Here are my responses:
1. What was your motivation for starting blogging? Has that changed at all in the time you’ve been blogging?
I started blogging after spending the summer reading and commenting on a bunch of really great blogs (IPB, Top Shelf, The Willful Caboose, etc) I also just wanted to have a place to vent my opinions on the Sabres, the NHL and life in general, without having to wade through a lot of the crap that comes with posting on a hockey message board. I don’t think my motivation has changed all that much. I’m still new to blogging, so its all still new and exciting.
2. What do you think your blog contributes to the hockey conversation?
Not much on the “serious” side of blogging, but a lot on the whimsical side. I’d rather Shots Off the Crossbar be conversational and light in tone. Hockey’s supposed to be fun, and I think a lot of times, people lose sight of that. I don’t want to become one of those people.
3. What do you want to get out of the blogs you read?
Pour one part humor plus one part information over ice. Stir. Strain and serve in your favorite cocktail glass.
Most of the blogs that I read straddle the line between humorous and informative very well. If a writer takes time to incorporate humor into their writing (something that’s not always easy to do), any informative piece becomes that much more enjoyable to read.
I also like reading game recaps / game diaries. I don’t have Center Ice, so reading recaps of games featuring teams I don’t regularly watch helps me keep in touch with what’s going on around the league. When its my team featured in one of these recaps, it makes watching the game that much more enjoyable, knowing that after I’m done watching the game, there’s going to be a great recap ready to read.
4. What determines which blogs you read and which you don’t?
If I click on a link to a blog that I’ve never read before, and the first few entries I read don’t grab my attention, then I’m unlikely to come back. I also like blogs that are well-written, with reasonably good grammar. If entries repeatedly contain things like “OMG [Player X] is TEH EVOL!!111”, I’ll stop reading.
5. How important is the issue of gaining press access to you as a blogger?
I don’t think that its something that I would like to have on a regular basis. I’d probably be too self-conscious about what I was writing and how the team would take it. I also don’t think that I would be able to separate myself from the role of “fan” into the role of “journalist blogger” (which seems to be at the heart of this whole debate). I like being able to cheer goals or swear at my TV set when a player does something ridiculous, or when a broadcaster becomes too moronic to bear.
A press pass would put some new standards on myself and what I write, standards that I might not necessarily be comfortable with. It would be the blogging equivalent of when you were a little kid and had to put on your Sunday best and go to a family dinner and behave yourself. It’s uncomfortable and restricting, and you’re always happy when you can go home and put on your play clothes.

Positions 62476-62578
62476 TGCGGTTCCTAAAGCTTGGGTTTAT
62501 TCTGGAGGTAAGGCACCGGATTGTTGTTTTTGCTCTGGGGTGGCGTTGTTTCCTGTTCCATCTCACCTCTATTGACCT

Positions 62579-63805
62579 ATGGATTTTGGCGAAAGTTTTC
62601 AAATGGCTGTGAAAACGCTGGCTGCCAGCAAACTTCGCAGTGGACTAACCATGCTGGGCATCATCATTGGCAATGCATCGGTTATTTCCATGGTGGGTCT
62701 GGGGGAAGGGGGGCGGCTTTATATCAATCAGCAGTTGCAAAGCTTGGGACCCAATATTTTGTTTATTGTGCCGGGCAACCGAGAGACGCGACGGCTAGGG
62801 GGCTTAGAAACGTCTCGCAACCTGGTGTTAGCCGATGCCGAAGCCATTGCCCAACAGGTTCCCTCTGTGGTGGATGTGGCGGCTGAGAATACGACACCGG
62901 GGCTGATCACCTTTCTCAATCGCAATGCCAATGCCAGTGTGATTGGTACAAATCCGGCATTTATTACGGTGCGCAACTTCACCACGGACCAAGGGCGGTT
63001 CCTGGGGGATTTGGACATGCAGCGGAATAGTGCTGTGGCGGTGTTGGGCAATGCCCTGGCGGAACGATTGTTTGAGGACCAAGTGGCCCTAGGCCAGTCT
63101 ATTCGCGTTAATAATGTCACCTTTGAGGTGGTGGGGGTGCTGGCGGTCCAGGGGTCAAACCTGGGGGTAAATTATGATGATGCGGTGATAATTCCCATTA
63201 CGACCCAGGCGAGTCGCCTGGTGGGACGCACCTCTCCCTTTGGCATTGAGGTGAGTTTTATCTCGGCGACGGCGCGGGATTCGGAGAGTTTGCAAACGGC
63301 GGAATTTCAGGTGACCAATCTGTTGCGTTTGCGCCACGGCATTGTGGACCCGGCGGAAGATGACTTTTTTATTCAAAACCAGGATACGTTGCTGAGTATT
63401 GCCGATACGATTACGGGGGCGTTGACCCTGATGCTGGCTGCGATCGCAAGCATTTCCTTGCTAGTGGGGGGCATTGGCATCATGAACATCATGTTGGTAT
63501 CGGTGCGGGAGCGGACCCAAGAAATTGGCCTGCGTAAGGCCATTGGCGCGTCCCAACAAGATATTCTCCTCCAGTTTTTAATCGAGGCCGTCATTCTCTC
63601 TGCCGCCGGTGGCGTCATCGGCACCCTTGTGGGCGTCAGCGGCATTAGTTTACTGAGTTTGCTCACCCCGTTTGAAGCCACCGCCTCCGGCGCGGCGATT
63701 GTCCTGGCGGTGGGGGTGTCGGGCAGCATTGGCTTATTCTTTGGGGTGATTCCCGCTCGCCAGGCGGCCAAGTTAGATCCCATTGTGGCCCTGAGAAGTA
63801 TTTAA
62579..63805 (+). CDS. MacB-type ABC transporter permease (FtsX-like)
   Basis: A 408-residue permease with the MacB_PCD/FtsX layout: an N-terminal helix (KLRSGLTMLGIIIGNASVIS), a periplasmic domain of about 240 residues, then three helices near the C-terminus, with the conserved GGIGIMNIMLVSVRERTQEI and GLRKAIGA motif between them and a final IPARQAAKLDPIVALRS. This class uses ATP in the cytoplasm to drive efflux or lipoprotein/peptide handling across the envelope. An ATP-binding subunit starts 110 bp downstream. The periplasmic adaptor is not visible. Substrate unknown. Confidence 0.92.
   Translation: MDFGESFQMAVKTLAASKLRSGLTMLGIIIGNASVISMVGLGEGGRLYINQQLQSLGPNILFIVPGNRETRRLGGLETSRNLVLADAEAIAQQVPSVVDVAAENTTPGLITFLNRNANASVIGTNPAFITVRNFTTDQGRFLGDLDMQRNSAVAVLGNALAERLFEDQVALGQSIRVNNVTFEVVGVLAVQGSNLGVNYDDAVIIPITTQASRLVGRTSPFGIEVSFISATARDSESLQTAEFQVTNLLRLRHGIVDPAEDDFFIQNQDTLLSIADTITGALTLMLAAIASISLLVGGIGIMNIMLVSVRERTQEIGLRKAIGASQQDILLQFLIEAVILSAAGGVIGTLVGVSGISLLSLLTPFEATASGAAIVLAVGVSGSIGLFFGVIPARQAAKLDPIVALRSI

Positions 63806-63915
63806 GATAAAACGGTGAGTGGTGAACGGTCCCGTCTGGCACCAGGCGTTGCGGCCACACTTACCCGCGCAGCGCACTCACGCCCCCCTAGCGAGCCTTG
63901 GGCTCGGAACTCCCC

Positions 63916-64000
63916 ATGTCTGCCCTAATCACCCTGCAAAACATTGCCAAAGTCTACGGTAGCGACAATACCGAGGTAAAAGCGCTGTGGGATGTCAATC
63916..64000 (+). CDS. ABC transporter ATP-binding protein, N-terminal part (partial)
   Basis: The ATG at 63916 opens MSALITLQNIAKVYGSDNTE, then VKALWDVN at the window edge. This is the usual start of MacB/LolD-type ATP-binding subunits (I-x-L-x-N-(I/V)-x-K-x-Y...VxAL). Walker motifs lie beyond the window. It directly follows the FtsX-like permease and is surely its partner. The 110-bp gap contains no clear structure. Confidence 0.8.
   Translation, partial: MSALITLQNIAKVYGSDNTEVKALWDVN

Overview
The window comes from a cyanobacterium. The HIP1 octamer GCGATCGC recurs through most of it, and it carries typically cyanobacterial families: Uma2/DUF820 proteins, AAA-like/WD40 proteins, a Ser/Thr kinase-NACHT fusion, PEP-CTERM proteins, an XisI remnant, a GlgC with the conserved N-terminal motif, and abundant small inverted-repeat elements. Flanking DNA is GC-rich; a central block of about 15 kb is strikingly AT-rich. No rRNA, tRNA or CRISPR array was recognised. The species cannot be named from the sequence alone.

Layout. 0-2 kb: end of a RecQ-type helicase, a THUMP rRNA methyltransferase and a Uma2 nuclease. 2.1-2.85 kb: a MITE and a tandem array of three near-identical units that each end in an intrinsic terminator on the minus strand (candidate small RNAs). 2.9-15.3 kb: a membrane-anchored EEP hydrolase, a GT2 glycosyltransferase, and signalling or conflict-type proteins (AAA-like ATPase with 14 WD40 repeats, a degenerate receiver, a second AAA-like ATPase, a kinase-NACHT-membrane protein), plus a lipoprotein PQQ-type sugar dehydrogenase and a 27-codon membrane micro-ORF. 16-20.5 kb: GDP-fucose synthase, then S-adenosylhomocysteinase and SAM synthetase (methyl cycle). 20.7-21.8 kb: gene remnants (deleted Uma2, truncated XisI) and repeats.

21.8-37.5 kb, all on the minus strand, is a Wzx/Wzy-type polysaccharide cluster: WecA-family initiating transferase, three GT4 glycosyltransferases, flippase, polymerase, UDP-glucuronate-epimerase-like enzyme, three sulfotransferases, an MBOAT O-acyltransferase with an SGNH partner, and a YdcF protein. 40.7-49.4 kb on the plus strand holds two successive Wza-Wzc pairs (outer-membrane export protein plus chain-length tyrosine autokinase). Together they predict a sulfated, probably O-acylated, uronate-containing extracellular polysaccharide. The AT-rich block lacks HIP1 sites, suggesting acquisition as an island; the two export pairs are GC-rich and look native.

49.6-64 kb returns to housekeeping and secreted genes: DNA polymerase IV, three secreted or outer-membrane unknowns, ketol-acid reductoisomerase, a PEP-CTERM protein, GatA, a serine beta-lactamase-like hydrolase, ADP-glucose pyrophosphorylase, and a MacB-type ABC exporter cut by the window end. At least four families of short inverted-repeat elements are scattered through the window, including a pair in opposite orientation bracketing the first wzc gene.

However, I would love to have a “one-day pass” to follow the team around. See what they do from when they arrive at the arena for the morning skate till they leave the arena after the game. Even following the coaches around would be interesting (of course, that would probably be a little more limiting, since we couldn’t have any super-secret coaching information leak out). Because hockey life is so different that the 9-5 cubicle rat life that I lead, I would find something like that not only interesting to experience, but also to write about.
6. To what extent do you feel accountable for the content of your blog? How concerned do you think readers should be about the authority and accountability of your blog?
I write my blog, so ultimately, I’m responsible for the content. My real life name might not be attached to it, but what I write reflects on me. I may joke about calling certain free agents slag-faced whores, but I say that with love. I’m not out to hurt someone by what I write.
Also, a lot of the stuff I write about comes from the MSM to begin with. I just use the article / video as the jumping off point.
7. How concerned are you about the authority and accountability of the blogs you read? Do you find it difficult to judge the authority and accountability of the blogs you read?
The vast majority of the blogs that I read are meant to be taken lightly. I like to give humanity the benefit of the doubt, so in my opinion, the average person with an average IQ should be able to discern what’s fact and what’s fiction after reading a blog entry.
In terms of accountability, most of the blogs that I read are very good about linking back to sources for material. If the blogger doesn’t do it, an eagle-eyed commenter will probably do it. Or, if something doesn’t sound right, there’s always Google to check it out further.
8. What value, if any, do you think blogging brings to the NHL?
I think it brings fans closer together. When you have a blog entry that allows conversation to develop, its a lot of fun. Through these conversations, you get to interact with people that you wouldn’t have ordinarily “met.” Everyone has great stories to tell, and sharing those develops a sense of community, that we’re all riding together on the wacky ride that makes up the NHL.